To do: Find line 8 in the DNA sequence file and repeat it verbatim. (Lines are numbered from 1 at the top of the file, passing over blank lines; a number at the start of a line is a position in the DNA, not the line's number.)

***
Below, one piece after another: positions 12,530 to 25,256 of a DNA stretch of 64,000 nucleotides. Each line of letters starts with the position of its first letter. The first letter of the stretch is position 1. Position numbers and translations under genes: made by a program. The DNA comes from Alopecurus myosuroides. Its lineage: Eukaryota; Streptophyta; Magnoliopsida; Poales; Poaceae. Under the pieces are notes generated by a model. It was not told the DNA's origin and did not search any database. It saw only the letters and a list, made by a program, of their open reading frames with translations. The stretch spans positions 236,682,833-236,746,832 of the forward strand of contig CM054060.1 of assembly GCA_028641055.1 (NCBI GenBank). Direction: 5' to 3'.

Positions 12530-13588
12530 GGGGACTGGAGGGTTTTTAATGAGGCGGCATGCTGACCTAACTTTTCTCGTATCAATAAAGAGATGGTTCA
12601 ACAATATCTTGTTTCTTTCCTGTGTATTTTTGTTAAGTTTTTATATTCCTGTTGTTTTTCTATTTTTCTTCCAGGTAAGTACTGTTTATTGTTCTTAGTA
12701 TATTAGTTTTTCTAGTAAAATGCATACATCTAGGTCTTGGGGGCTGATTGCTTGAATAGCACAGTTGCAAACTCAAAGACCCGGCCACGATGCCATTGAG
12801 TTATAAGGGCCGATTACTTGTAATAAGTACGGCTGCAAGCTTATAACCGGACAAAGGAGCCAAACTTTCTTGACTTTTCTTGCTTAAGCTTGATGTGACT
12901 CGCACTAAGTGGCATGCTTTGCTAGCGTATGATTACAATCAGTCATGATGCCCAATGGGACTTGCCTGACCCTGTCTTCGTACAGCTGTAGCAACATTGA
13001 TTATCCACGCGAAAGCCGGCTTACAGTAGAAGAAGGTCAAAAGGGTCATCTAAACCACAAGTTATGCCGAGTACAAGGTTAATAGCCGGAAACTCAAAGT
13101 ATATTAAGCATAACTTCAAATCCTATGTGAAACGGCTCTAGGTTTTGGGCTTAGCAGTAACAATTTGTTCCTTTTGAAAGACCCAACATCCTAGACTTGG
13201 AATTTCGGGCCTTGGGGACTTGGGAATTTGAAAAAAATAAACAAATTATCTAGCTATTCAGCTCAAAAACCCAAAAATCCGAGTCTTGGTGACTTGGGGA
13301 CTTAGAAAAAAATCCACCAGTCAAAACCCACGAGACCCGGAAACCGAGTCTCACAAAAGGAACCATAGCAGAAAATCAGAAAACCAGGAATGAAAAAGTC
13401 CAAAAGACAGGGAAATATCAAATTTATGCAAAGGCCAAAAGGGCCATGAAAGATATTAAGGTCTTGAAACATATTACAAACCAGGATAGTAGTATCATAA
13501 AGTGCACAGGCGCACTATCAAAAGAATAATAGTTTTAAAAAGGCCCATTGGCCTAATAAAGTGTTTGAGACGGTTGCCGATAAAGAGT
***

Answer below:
13001 TTATCCACGCGAAAGCCGGCTTACAGTAGAAGAAGGTCAAAAGGGTCATCTAAACCACAAGTTATGCCGAGTACAAGGTTAATAGCCGGAAACTCAAAGT